Structural and functional analysis of heparan sulfate sulfotransferases Public Deposited

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  • March 22, 2019
Creator
  • Bethea, Heather N.
    • Affiliation: Eshelman School of Pharmacy, Division of Chemical Biology and Medicinal Chemistry
Abstract
  • Heparan sulfate (HS), a major polysaccharide component of the vascular system, is involved in regulating a number of functions of the blood vessel wall including blood coagulation, cell differentiation, and the inflammatory response. The wide range of biological functions makes HS an attractive therapeutic target. The long term goal of our research involves utilizing an enzyme-based approach to develop HS-based therapeutics for treating thrombotic diseases, cancer and excessive inflammatory responses. The biosynthesis of HS involves multiple specialized sulfotransferases such as 2-O-sulfotransferase (2OST) and 6-O-sulfotransferase (6OST), which are essential for preparing HS with activities in regulating vascular development and blood coagulation. The substrate specificity of the HS sulfotransferases controls the sulfation patterns of HS, permitting HS to exhibit a specific function, however, limited knowledge regarding the mechanism of these enzymes has hindered our ability to prepare functionally-specific HS. We aim to understand the mechanism of action of these two enzymes in hopes of developing heparin/HS with improved anticoagulant efficacy. In this dissertation, we present successful crystallization of 2OST in complex with 3'-phosphoadenosine 5'-phosphate (PAP). The substrate recognition mechanism of 2OST was examined by way of extensive structurally guided mutational analysis. Several residues were identified, including Arg-189, Tyr-94, and His-106, that are responsible for dictating the substrate specificity of 2OST. Despite success with the crystallization of 2OST, the crystallization of 6OST has been an ongoing process. A promising expression construct for crystallization purposes has been identified for 6OST-1. Using a homology model of 6OST-3 with structurally known 3OST-3, several residues involved in PAPS and substrate binding were proposed.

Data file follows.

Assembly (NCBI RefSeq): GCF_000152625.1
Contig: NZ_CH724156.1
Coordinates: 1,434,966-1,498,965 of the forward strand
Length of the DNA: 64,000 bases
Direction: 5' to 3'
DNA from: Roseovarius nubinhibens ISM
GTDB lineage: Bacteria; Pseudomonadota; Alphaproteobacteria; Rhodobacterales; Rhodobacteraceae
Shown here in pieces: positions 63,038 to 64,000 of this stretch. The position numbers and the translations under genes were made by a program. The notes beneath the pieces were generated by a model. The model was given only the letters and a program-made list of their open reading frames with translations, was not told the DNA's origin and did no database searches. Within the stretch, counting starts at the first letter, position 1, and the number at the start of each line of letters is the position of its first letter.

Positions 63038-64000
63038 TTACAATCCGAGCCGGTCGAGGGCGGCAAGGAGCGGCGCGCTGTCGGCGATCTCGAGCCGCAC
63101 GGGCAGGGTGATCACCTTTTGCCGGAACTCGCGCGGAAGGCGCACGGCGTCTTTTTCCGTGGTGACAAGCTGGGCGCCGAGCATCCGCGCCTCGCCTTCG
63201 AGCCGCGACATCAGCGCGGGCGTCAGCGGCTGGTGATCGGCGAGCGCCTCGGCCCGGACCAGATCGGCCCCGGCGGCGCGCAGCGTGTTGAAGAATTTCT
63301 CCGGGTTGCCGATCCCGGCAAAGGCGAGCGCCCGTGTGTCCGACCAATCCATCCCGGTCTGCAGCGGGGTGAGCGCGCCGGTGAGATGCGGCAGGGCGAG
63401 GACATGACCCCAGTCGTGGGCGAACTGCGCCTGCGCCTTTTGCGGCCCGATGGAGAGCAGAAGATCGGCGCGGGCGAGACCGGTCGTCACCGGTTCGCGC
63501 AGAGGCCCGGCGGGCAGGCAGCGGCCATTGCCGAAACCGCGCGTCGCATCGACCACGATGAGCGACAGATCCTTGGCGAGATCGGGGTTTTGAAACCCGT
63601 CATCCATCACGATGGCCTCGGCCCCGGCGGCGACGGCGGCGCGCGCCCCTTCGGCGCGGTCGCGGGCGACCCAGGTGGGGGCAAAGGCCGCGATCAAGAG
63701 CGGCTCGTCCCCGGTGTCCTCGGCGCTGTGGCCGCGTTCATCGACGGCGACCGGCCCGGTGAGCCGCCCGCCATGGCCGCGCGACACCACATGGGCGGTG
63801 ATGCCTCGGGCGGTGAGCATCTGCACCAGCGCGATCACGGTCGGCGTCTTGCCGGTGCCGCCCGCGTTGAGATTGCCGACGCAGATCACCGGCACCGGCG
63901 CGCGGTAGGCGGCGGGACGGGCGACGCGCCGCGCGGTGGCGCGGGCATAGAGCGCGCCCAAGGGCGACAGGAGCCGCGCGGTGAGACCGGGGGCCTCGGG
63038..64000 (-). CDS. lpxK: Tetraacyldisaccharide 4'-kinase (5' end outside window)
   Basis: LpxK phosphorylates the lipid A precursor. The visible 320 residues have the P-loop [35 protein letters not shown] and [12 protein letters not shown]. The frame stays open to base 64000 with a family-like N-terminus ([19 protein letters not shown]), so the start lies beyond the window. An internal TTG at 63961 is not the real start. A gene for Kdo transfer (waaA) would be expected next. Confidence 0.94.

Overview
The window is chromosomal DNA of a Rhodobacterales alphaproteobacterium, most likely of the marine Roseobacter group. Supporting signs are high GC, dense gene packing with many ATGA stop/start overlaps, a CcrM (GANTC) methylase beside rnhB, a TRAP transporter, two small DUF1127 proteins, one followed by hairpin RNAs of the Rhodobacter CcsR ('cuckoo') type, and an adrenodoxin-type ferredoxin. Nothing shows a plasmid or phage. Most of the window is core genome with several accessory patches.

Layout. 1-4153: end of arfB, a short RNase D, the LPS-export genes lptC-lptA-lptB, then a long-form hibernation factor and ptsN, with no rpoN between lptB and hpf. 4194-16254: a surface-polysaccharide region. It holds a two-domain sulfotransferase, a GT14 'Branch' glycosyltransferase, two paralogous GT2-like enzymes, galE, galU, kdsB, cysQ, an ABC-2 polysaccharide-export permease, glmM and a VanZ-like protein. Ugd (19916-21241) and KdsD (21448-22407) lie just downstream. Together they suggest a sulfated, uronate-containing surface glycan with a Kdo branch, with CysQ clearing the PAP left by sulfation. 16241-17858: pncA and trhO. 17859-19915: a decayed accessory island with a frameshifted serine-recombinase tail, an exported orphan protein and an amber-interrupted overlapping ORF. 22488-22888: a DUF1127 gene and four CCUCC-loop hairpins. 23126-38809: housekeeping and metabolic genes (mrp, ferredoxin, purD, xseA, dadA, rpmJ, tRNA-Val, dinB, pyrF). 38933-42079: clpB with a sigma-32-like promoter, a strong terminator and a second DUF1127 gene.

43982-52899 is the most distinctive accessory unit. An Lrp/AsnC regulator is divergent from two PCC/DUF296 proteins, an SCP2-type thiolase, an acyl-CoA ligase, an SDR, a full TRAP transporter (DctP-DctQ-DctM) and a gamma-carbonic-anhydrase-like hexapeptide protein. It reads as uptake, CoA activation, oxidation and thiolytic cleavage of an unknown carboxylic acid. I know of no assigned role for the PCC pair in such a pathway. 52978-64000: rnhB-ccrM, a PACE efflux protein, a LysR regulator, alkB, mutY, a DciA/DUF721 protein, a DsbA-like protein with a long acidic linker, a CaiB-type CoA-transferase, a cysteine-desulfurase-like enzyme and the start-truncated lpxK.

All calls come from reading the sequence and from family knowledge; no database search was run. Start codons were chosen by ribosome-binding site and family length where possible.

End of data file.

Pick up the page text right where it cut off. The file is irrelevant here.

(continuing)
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  • "... in partial fulfillment of the requirements for the degree of Doctor of Philosophy in Pharmaceutical Sciences (Medicinal Chemistry and Natural Products)."
Advisor
  • Liu, Jian
Degree granting institution
  • University of North Carolina at Chapel Hill
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Place of publication
  • Chapel Hill, NC
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  • Open access
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